I love wrist watches. I feel naked without one. Sure, my cellphone keeps accurate time and adjusts automatically as I cross time zones. But it is much easier to look at my wrist than it is to fish my cellphone from my pocket to check the time.
I had a citizen diving watch for many years – back in 1982 it cost me $100. That was quite a chunk of change. I wore that watch daily for two decades. I took it into the ocean, wore it when showering, took it into swimming pools – it never lost time.
Finally, years of use and abuse, plus copious bodily sweat destroyed it. I have had numerous watches since then, none of them lasted too long. I was down to two watches – both with too much sentimental value to abuse with daily use.
The Elgin Sportsman I inherited from my grandfather on my mother’s side, “Pop Pop” Carl Kennedy. Pop Pop was presented the watch by Jimmy Hoffa in 1965, on Pop Pop’s 25th anniversary as a Teamster. The family story goes that Hoffa asked my grandfather, “Kennedy – are you any relation?”; the reference obviously being to Bobby and Jack Kennedy. Pop Pop answered, “No”, to which Hoffa said, “Okay, you can have the damned watch, then.”
The watch, when I received it, was not working. I took it to a watch repair shop in Philadelphia on Germantown Avenue. For $125, they repaired and cleaned it the best they could. It has worked ever since.
My other watch I inherited from my father. It is a Pulsar railroad watch. It displays the day of the week as well as the day of the month. Dad always wore a watch. He bought me my first watch when I was ten or so. It was a Timex. It had to be wound daily, and I destroyed it eventually by over-winding. But ever since, I have always had a wrist watch.
When my el-cheapo watch finally bit the dust, and since I am reluctant to wear family heirlooms whose value is merely sentimental, I sought to replace my old Citizen. Citizen watches are now well over $200 for what I want. These are not expensive watches, but they are reliable. I was looking for a decent watch in the $100 price range, and after much investigation, settled on an Invicta 8932 “Professional Diving Watch”. Invicta has a dedicated following. Now I wonder if this following consists of true aficionados or are merely paid shills writing reviews for cash.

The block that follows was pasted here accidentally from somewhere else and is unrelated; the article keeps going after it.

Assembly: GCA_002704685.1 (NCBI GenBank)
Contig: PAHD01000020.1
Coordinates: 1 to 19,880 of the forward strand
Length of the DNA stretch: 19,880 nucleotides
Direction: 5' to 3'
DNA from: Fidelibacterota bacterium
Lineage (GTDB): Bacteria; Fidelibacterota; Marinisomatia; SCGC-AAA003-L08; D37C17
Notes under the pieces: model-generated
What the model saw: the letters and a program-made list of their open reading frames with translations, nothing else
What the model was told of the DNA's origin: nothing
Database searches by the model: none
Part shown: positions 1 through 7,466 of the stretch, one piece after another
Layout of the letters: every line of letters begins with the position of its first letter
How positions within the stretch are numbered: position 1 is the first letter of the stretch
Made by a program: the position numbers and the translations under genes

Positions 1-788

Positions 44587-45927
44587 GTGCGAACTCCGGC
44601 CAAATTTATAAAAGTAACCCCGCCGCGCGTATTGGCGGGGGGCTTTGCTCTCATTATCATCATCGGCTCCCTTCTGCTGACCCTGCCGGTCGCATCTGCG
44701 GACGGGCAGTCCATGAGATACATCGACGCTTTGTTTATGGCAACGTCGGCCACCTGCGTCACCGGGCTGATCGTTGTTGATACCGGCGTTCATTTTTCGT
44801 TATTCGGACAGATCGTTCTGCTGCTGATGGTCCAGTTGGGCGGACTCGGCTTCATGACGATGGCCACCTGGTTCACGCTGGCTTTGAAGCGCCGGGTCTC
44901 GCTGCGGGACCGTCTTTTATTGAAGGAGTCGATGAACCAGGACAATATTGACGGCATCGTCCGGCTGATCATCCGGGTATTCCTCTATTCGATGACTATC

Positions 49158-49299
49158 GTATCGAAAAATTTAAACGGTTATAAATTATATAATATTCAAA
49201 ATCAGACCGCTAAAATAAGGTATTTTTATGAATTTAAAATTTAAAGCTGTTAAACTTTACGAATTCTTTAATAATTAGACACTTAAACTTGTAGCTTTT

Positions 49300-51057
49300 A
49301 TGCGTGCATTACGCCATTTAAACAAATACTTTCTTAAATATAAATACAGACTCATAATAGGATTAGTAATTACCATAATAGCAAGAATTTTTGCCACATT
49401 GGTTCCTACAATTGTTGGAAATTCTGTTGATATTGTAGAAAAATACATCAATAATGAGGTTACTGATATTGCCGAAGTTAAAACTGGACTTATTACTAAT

I bought the watch as a Christmas present to myself last year. It came in a beautiful presentation case, and had a heft and weightiness that indicated that it was quality. It kept perfect time. Even the watch band spoke quality, with an added catch to prevent it from becoming accidentally unlatched when worn during manual labor.
I was disappointed that it did not come with a screw in crown, which I consider necessary for any water resistant watch. But what do I know about modern technology? If I was into modern tech, I would be wearing a Smart watch. I don’t get Smart watches. I just want a watch to tell me the time and the date. If I want to know my pulse rate and my blood pressure I will go to the doctor. I don’t. I certainly don’t need a watch to bother me with tones reminding me that I have spam in my email in box.
Anyway, I was extremely happy with this watch for half a year. On Memorial Day weekend, we had a get together with Liz’s nephew and Kim. We spent the day swimming. By swimming, I mean we hung by the side of the pool drinking gin and tonics. The watch claims to be water resistant up to 200 meters. I think they forgot a decimal before the zeroes.
The next morning I was dismayed to discover condensation under the crystal. I unscrewed the base, and placed the watch in a baggie of rice to remove all moisture. I discovered that the O-ring had never been properly placed at the factory.
Sure, I could have easily sent the watch in for warranty repair. Invicta has a warranty policy that is severely lacking. For starters, you have to send a check for $27 (for return shipping – what the hell? Are they shipping by personal courier?) and the warranty is voided if the back is removed by any other than an “authorized Invicta repair” shop. This provision is clearly illegal under United States statute. This law also forbids automobile companies from voiding warranties if you use your local repair service or use aftermarket parts.
I replaced the O-ring properly, and afterwards, the watch began losing time consistently for several weeks. It eventually began keeping sort of accurate time – I needed to adjust the time by a minute or so every week. But it was working. Against my better judgment, I wore the watch while tubing the Salt River a couple weeks ago. I wrote off the first malfunction due to a poorly installed O-ring. I figured this was a Friday afternoon watch, the assembler more concerned with watching the clock and thinking about the cold beer after a long shift.
Well, the next morning, once again there was condensation under the crystal. The bag of rice again. Since then the watch works sporadically. It stops for no reason on a daily basis. So in the interim, I just purchased a Relic ZR 15533 for $40. I will save up for another Citizen, and hopefully their quality has not declined in the almost four decades since my first one.
My Invicta seems to be working again. I will just make sure that I don’t wear this “Professional Diving Watch” in a rain shower.